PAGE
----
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Practical Advice for the Adoption of ASC 842 Leases

By Aimee Jozic, on July 8th, 2021

Accounting Standards Update (ASU) 2020-05 issued in June 2020, provided a deferral for all reporting entities that had not adopted the provisions of ASC 842. Due to this deferral, many healthcare organizations will be adopting this standard for the year ending December 31, 2022. The adoption of this standard requires significant analysis, calculation, and disclosure. There are several hospitals and healthcare systems that have already adopted this standard. The following discussion highlights common challenges and practical advice to consider, as learned through working with clients who have already adopted the standard. Additionally, we have included information regarding what to expect from your auditor during the audit cycle.

What is ASC 842 Leases?

ASC 842 requires organizations to record a right of use asset and lease liability on the balance sheet. Generally, all leases (regardless of classification as either an operating or a financing lease) will now be recorded on the balance sheet. Under previous accounting guidance, only capital leases were recorded on the balance sheet, with operating leases being disclosed within the footnotes of the financial statements. Under ASC 842, this concept will change, and a calculation will need to be performed to determine the right of use asset and lease liability to be recorded in the financial statements.

What is In, and What is Out?

The task of taking inventory and understanding the terms of lease contracts can be daunting. Identifying the asset, understanding control and right of use features, identifying lease and non-lease components and determining classification as operating versus finance are all just step one! Keep in mind that leases may be hidden in contracts that you might not consider to be leases, such as service and IT contracts. Additionally, contracts may not be centrally maintained, so the inventory of leases may require communication with other departments. To ease the burden, it may be helpful to consider materiality threshold when scoping certain classes of assets in or out of adoption. For example, some organizations are taking the position that copiers are immaterial to the financial statements as a whole (considering quantitative factors such as total capital assets, long term debt and liabilities, and qualitative factors such as debt covenants) and therefore will not include them in adoption.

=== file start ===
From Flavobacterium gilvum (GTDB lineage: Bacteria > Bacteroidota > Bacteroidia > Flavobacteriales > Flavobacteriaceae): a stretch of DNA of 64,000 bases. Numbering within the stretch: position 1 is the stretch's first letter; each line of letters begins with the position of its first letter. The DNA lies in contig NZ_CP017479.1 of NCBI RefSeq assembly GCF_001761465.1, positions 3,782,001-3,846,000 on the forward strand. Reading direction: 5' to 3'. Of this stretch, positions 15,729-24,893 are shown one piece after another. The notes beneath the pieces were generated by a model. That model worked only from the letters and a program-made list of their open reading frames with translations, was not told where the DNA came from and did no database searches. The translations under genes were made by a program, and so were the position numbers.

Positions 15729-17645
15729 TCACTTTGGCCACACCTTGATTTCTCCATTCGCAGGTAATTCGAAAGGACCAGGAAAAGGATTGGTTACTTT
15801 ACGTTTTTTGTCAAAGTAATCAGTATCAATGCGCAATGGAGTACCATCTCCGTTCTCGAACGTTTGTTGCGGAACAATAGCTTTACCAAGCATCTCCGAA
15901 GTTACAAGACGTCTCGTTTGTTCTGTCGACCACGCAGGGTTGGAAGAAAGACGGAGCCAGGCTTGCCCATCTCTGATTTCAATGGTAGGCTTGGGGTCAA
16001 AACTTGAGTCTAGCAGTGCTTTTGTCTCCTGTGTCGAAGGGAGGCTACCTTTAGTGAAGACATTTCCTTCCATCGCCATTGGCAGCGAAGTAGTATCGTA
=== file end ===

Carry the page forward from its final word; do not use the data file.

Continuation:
These are good discussions to have early in the process with your auditor.

Presentation and Accounting Considerations

The most common accounting matter early adopters are experiencing is tracking the lease expense within their general ledger and recording monthly journal entries. Because the accounting and expense recognition for operating and finance leases differs from an income statement perspective, we recommend that organizations track the lease expense, amortization, and interest separately for operating and finance leases on the general ledger. Consider how you will utilize your general ledger and the journal entries that will be required to account for this information efficiently. This will aid in disclosures and year-end reconciliation.

Accounting for leases is not straight forward and considerations need to be given for renewal options and if contracts have lease and non-lease components, and/or embedded leases, which can be challenging for healthcare organizations.

Related to lease renewal considerations, the lease accounting dictates the presumption that if a renewal option exists, the lease will be renewed and should be built into the lease term for calculation purposes. However, there are many factors an organization should consider when determining the accounting for renewal: economic factors, historical experience, the availability of alternatives, pricing incentives received, etc.